The final leg of The Dalmore Rivers tour takes me to the Tweed. It’s a warm peachy colour (the whisky, not the river) and the now familiar oily looking texture. The Tweed is an up-front dram, and like the others in the series, delivering loads of flavours that come at you in waves rather than a big lump that unfolds, so you see a progression in the glass as you take your time with it.
The nose starts with spiced dates, closely followed by a moss covered log and struck match. Coming straight through the middle there’s a touch of sweet bread, chocolate spread and hazelnuts with freshly squeezed orange juice around the edges. As I waited I could smell a slight mustiness – a bit like an old tweed jacket that has spent years at the back of the wardrobe. It’s not overpowering so allows ripe pears and mangoes to come through, developing more savoury notes, like a walk in the country and passing a field of cows – this is a good thing, it’s sunny and a cool breeze is coming from a nearby beach. A tiny drop of water brings out sweet lemon, milky coffee, choux pastry and vanilla custard, and spicy oranges rounded off with rich golden syrup.
The palate is very light with a smooth texture, and soft with sweet marzipan, milk chocolate, and more of that moss covered log with a touch of wet earth. It’s all rounded-off with an aftertaste of iron rust and orange peel.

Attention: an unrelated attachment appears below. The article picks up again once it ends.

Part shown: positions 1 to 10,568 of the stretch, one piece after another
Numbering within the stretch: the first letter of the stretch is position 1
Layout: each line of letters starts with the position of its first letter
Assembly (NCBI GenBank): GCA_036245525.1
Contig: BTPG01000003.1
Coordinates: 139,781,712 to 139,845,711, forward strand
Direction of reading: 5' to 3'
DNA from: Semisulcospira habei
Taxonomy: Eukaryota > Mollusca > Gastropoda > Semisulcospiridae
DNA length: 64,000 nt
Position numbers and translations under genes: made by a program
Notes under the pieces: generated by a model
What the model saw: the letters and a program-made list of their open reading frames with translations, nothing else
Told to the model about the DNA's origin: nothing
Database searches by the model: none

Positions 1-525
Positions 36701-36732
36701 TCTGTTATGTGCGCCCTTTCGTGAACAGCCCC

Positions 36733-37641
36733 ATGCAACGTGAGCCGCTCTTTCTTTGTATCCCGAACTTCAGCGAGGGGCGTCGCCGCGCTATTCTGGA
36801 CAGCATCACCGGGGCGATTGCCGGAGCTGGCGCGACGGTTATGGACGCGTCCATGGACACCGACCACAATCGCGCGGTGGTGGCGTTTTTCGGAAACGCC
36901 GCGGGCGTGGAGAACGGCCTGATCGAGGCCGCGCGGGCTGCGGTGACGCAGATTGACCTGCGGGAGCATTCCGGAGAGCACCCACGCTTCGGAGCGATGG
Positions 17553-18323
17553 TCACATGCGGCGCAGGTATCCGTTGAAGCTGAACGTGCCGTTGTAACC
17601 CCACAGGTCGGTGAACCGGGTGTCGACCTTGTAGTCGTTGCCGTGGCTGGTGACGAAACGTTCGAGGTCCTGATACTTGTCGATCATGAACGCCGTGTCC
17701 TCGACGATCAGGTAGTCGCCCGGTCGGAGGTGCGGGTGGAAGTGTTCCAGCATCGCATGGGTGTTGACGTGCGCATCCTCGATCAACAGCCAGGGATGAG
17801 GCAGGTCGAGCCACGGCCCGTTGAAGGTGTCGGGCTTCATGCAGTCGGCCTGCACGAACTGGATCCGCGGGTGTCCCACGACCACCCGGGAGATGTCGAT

Personally I found the palate a little light and it could have done with a tiny bit more length, but it’s still a very tasty dram.
Before I sampled these I though that one or two might stand-out as winners, but I was wrong. They are all definitely The Dalmore – any experienced whisky fan would be able to spot it. The fun difference would be that they’d identify them with a puzzled frown. Not only do they stand out significantly from the standard releases, they are each unique within the Rivers range. They all had their elements which I found disappointing – some could have had better length or had more weight in the palate, but that’s just me. The thing that stands-out the most is the fact that these are complex whiskies layered with literally dozens of great flavours. They all carry The Dalmore signature, so fans of this distillery will doubtless find a lot of pleasure in all four, and even if you’re not a fan you’ll enjoy these for being a little bit different, and the fact that they’re just good whisky. Personally, I’m finding it too difficult to decide which I like the most, ideally I’d have them all!